Judge Appointed To Lincoln Staff
PIONEERING South Island Environment Court Judge Peter Skelton of Christchurch has been appointed Associate Professor of Resource Management Law at Lincoln University.
Judge Skelton will take up the post on his retirement from the bench in February after nearly 22 years of service.
In 1978 Judge Skelton became the first Environment Court judge to be based in the South Island, expanding a judiciary then centred on Auckland and Wellington. The court itself was created in 1996 from the former Planning Tribunal, which had been set up in 1978 and to which Judge Skelton was the first resident South Island appointee. Judge Skelton's move to Lincoln University and the academic world completes a loop of longstanding. He had an early interest in the work of the Centre for Resource Management, a research and teaching partnership between Canterbury University and Lincoln, and the forerunner of today's Resource Management and Resource Studies Group within the Environmental Management and Design Division at Lincoln.
The head of that Group and Division, Professor Ian Spellerberg, is delighted by Judge Skelton's appointment.
"To have someone from professional practice with such long- standing experience in the area of Resource Management Law contributing to Lincoln University's teaching and research puts us at the forefront of environmental management education," he says.
"Judge Skelton will be teaching into Lincoln's undergraduate and postgraduate programmes and supervising research students as well. It creates a unique opportunity for our postgraduates to work with someone of the highest calibre in their field."
In addition the appointment gives Lincoln a very special cluster of high level expertise in the resources area as Judge Skelton joins two other recent key appointees - Professor of Planning Ali Memon and Associate Professor of Maori Planning and Development Hirini Matunga.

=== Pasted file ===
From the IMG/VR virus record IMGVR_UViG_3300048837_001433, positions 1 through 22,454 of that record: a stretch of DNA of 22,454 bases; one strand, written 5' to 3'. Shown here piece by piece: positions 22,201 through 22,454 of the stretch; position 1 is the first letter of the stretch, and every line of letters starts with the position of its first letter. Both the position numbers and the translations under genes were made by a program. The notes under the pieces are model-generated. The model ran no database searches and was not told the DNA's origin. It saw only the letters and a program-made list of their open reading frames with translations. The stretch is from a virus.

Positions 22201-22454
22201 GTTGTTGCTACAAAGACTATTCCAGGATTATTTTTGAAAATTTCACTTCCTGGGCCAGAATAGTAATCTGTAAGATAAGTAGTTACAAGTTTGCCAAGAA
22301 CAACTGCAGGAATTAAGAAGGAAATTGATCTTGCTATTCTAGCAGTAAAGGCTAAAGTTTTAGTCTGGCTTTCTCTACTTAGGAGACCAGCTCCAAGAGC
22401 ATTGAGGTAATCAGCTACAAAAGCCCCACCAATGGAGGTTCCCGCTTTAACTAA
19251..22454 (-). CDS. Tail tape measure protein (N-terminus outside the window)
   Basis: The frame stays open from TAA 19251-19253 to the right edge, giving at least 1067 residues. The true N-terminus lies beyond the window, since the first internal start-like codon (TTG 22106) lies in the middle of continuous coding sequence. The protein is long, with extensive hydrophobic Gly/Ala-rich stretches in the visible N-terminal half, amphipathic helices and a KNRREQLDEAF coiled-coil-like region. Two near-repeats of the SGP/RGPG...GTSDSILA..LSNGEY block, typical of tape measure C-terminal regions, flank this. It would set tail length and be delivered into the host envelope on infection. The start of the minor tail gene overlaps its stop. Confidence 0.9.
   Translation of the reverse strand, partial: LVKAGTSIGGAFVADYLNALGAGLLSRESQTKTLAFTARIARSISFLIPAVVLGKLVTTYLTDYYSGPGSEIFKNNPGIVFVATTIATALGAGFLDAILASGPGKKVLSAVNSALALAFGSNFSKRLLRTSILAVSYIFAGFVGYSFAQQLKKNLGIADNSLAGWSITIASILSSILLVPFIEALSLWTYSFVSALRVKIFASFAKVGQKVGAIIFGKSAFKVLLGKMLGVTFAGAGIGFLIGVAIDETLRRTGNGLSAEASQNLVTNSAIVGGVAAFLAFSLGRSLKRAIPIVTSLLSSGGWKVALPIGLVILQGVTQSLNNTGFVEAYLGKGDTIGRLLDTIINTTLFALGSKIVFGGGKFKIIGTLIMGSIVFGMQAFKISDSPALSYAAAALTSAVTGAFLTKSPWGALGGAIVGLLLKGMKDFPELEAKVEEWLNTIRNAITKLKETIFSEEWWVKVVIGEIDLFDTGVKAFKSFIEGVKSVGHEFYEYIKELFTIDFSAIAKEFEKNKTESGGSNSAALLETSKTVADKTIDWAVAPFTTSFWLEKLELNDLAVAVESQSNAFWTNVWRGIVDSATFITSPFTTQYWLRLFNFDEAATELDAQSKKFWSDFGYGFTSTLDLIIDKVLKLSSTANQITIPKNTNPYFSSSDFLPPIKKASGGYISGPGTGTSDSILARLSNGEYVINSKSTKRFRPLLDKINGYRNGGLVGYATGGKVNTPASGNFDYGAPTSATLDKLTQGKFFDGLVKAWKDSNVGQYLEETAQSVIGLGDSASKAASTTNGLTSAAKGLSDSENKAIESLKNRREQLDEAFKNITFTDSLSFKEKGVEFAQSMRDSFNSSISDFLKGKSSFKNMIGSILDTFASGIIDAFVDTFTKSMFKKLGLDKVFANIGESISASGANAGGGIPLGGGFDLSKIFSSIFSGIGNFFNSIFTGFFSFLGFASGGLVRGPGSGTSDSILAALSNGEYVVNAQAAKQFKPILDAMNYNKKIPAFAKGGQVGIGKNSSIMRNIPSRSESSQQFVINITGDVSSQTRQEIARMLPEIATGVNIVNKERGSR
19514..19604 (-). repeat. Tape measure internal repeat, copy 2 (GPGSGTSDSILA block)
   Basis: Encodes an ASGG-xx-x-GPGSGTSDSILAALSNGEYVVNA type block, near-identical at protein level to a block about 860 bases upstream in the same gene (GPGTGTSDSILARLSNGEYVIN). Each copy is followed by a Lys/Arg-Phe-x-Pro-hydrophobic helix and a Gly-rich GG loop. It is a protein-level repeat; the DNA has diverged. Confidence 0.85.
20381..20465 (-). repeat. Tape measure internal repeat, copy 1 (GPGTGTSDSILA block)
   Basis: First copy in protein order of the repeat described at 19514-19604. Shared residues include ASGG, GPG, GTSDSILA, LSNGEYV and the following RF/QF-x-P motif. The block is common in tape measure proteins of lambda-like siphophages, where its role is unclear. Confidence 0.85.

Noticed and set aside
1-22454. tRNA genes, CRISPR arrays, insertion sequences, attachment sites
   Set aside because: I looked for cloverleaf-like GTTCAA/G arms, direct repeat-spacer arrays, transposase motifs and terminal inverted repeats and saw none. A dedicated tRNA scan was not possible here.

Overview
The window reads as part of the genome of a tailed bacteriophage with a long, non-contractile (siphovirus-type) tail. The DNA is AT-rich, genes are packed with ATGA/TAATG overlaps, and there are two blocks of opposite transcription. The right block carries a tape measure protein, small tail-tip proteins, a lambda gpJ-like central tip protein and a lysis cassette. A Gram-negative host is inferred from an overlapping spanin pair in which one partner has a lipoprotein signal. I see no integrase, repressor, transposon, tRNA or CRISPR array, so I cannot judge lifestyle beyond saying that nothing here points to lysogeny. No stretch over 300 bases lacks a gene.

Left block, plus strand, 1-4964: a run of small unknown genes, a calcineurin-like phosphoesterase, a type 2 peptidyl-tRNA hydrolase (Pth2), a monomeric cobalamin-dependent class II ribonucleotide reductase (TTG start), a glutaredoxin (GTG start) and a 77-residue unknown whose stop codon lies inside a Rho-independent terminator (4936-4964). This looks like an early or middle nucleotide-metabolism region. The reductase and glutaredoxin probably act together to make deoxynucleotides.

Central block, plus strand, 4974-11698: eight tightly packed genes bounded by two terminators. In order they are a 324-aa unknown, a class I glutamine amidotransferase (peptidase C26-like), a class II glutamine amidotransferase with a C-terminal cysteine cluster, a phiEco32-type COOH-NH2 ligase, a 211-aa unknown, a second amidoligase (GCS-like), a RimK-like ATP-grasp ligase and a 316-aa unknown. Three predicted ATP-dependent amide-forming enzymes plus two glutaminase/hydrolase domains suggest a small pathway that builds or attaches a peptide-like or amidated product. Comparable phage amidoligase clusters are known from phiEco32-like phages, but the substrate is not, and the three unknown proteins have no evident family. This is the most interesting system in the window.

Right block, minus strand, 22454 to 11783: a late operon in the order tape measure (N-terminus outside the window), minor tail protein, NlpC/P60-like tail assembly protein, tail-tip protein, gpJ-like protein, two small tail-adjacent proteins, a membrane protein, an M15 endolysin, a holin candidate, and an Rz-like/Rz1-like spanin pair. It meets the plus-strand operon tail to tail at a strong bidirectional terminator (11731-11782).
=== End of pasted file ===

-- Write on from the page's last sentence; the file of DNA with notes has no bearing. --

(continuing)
"The presence of such expertise on one campus affirms Lincoln's commitment to resource studies and resource management teaching and research," says Vice-Chancellor Dr Frank Wood.
"Together with environmental biologist Professor Ian Spellerberg and landscape planner Professor Simon Swaffield, we have a team which would be difficult to match in Australasia." Judge Skelton, educated at Christ's College and a law graduate of Auckland University, is looking forward to his new role as an associate professor. He brings to it a profound knowledge of the Resource Management Act, the Public Works Act, the Historic Places Act, and the Local Government Act, all of which have received his attention in the large number of decisions he has written over the years. Common issues dealt with in many of those decisions, which will be closely relevant to Lincoln's teaching, include water and thermal resources; the levying and distribution of public funds from subdivisions and developments; the natural and physical environment including the coastline, forests, landforms, lakes, rivers, productive soils and air; the acoustic environment; retail developments; public safety; exposure to earthquake risk, flooding and erosion; Maori cultural and spiritual values and relationships with ancestral land; and wider heritage issues.
Major cases he has presided over include the Clyde Dam appeals, the Kaitorete Spit sand mining application; the Mataura, Rakaia and Buller River Conservation Order Inquiries; the Doubtful Sound water export proposal, and the Christchurch metropolitan refuse landfill appeals in the early 1980s.